The death has been announced of the composer and arranger Gordon Langford. He passed away on Tuesday 18th April, aged 86.
Born Gordon Maris Colman, in Edgeware in Middlesex in 1930, he studied at the Royal Academy of Music where he was persuaded by his piano teacher Moran Demuth to write under a pseudonym — subsequently changing his name to Gordon Colman Langford.
Although best known for his melodic, cleverly structured brass band works and arrangements, he was also a highly respected composer of light orchestral music, an accomplished film score orchestrator and theatre composer.
His music was heard to accompany the famous BBC television 'Test Card' transmissions, whilst he gained further fame as the arranger of many of the greatest hits of the King Singers.
Ivor Novello Award
He won an Ivor Novello Award in 1971 for his 'March from the Colour Suite', and went on to make a huge impression on the banding movement in the early 1970s with a series of expertly written original works and arrangements of huge scope and versatility.
His 'Trombone Concerto' was written for the great Don Lusher in 1976, whilst the popular 'Sinfonietta for Brass Band' (1975) was subsequently used as the theme tune to the BBC television series 'Best of Brass'.
His output of influential concert works from 'All through the Night' to 'West Country Fantasy' was immense — each crafted with care, detail and an appreciation of the timbre and colour palette of the brass band medium.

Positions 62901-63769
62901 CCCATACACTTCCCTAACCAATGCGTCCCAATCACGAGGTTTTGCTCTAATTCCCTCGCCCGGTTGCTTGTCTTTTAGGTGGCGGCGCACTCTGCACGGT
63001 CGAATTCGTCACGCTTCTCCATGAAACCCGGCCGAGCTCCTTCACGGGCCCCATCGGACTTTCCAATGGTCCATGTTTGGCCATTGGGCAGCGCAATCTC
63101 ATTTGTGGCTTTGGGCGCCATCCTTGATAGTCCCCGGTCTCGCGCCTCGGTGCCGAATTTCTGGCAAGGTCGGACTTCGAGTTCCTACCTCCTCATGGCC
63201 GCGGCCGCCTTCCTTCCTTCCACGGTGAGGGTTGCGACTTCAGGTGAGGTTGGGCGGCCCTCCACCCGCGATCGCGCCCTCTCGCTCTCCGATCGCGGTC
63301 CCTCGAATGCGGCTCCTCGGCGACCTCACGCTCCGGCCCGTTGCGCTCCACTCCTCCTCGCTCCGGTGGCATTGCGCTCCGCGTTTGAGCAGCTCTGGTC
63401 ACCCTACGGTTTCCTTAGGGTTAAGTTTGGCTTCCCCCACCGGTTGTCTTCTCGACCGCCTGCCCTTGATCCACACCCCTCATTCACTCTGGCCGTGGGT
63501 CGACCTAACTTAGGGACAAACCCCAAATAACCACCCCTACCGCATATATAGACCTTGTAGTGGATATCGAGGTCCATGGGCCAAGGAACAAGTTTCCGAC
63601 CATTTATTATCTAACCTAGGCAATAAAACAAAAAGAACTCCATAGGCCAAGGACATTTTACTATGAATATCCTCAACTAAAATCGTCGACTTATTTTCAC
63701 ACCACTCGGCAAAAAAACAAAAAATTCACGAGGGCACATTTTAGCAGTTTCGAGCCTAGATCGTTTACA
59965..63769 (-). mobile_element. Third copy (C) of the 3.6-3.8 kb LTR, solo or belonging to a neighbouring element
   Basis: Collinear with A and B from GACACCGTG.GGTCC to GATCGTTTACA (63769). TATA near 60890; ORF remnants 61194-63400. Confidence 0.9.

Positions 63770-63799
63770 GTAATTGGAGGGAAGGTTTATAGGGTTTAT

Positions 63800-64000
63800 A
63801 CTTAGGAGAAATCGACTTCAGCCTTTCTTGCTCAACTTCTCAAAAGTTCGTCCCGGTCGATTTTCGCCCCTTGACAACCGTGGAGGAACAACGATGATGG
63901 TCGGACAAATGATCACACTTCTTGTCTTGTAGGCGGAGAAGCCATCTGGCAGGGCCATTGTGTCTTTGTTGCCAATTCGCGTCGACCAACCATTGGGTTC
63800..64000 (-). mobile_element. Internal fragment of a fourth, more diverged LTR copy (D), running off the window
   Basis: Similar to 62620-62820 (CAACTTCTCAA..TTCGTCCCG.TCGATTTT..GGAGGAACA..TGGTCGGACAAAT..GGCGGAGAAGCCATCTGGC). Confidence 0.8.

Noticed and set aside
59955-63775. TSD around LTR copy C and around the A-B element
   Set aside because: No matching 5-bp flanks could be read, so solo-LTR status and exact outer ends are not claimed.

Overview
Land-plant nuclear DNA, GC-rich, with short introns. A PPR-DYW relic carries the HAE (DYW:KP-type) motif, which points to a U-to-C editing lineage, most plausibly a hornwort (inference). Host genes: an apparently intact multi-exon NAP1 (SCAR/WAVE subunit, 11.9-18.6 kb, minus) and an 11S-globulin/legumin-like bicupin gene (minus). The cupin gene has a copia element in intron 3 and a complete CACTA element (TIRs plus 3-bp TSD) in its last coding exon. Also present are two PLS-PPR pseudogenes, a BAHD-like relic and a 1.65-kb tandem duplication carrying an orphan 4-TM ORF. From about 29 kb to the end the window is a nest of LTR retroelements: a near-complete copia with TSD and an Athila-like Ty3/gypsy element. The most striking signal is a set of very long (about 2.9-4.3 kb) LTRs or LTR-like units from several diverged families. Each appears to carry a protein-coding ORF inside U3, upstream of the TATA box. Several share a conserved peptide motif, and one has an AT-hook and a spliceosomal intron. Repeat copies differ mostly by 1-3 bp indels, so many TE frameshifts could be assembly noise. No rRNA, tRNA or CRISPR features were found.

Due to his prolific concert repertoire output, his major original compositions and arrangement commissions were somewhat underrated — such as his youth band work 'Metropolis' written in 1978, to the later 'Facets of Glass', 'Harmonius Variations', 'Three Haworth Impressions' and above all his 'Sinfonietta', with its beautiful, softly pulsating middle movement.
went on to make a huge impression on the banding movement in the early 1970s with a series of expertly written original works and arrangements of huge scope and versatility4BR
Gordon Langford also adjudicated at a number of major brass band events — including Pontins and Spring Festival Grand Shield as well as the 1985 British Open Championship.
In 2011 he was nominated for a Fellowship of the Royal Academy of Music (FRAM) by the Governing Body of the Academy.